One train of 103 of these cars were in a single train from Marshalltown on January 30, 1953 to Peoria from where the GM&O took them to Burnham, Illinois and handed them over to the Indiana Harbor Belt for delivery to Purdy. Of these 103 cars only 8 numbers are known; 63017, 63073, 63127, 63343, 63363, 63373, 63425 and 63453.

 

The AFEs do not tell us what happened to most of these cars after delivery to Purdy but some dispositions are known.

 

Eighteen cars were renumbered PCX (Purdy's reporting marks) 6301 through 6318 inclusive. Of these, 6301 through 6309 were subsequently renumbered WICO 2125 through 2133 (6309 became 2125, 6308 2126, etc.) for Woodward Iron Co., Woodward, Alabama.

 

The remaining cars known to be renumbered PCX were also in the 6300 series.

 

None of the applicable AFEs had any clue as to builder, type of trucks, brake system, hand brake or any of that neat stuff a modeler would like to know.

 

Three of the cars were reweighed at Minneapolis (MPLS) 7-41 as follows:

63547's new weight was 37900 lbs.

63531 was 38600 lbs.

63539 was 39000 lbs.

 

M&StL 63375 was reweighed at some unknown location in February 1958 and found to weigh 37700 lbs.

 

The 65001s came from Westmorland Coal Co., Philadelphia PA. Total of 178, bought used in 1943, numbered 65001—65355, built by Pressed Steel Car Co. Last car disposed of in 1965.

 

Hope this helps.

 

Doug Harding

www.iowacentralrr.org

 


Re: Frigifrater

Gary Roe
 

Bill,
 
Thanks for the info.
 
Did FGE commission the design and building of the car?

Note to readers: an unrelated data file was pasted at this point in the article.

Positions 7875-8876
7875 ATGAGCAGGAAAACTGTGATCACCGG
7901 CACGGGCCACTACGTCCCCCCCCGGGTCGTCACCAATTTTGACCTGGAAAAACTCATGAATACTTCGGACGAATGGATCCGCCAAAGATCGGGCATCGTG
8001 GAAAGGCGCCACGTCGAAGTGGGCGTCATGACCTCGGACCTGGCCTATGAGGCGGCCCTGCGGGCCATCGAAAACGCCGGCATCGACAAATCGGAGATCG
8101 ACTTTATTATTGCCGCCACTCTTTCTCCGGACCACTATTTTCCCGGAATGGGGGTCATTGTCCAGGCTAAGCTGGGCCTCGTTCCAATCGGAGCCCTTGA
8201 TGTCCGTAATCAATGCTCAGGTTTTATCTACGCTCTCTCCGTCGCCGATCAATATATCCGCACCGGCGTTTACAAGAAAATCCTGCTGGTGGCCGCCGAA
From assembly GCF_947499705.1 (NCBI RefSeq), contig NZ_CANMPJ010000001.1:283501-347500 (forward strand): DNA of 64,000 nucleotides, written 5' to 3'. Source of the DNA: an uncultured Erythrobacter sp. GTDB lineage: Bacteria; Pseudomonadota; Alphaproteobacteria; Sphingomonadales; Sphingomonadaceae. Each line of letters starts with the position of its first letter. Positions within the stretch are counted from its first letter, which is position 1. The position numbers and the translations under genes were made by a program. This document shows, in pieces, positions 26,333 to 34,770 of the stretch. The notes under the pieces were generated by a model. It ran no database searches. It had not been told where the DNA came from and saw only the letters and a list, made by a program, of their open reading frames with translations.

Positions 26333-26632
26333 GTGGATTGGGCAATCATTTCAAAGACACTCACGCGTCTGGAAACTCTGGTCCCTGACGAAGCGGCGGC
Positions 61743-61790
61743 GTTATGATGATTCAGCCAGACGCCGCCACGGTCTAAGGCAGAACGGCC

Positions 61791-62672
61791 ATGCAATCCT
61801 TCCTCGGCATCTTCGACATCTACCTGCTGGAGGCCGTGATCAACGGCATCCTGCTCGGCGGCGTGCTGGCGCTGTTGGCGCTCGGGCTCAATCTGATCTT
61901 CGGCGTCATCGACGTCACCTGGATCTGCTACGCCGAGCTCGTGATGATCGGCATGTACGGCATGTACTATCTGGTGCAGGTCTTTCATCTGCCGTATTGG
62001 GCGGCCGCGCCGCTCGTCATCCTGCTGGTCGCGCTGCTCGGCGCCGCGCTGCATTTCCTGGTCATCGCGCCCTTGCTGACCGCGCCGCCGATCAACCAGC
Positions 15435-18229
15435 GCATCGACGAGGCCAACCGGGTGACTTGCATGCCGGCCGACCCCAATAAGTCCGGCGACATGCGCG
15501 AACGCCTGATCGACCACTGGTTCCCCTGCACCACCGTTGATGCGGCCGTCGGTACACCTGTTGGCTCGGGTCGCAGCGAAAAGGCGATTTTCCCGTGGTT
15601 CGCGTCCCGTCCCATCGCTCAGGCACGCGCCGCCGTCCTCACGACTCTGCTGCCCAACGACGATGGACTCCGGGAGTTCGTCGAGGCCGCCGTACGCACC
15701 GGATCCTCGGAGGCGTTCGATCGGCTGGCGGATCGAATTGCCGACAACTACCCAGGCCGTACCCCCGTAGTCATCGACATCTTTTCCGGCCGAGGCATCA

gary roe
quincy, illinois



From: STMFC@... [mailto:STMFC@...] On Behalf Of fgexbill@...
Sent: Monday, January 13, 2014 4:37 PM
To: STMFC@...
Subject: [STMFC] RE: Frigifrater

 

I don't why this design did not impress FGE but Bob's Photo has a print of this car in revenue service IIRC.


Bill Welch


Re: My CCB experience

Bill Welch
 

I don't think the presenter bears sole responsibility for dealing with disruptive behavior. We participants need to speak up if our experience is being spoiled, whether it is someone injecting the incorrect shape of "bolt heads" ad nauseam for example, side conversations, or anything else that prevents us from hearing or causes the presenter to lose their focus. As was noted in one clinic, and is at the heart of this group, "it takes a village...."


Bill Welch


MStL 63001s, 65001s

Eric Neubauer <eaneubauer@...>
 

MStL 63001o63579 and 65001o65355 are apparently USRA twin hopper clones from 1920-21. They were acquired through Hyman Michaels in the early 1940s from two different sources. Does anyone know the previous reporting marks and numbers?
 
Eric N.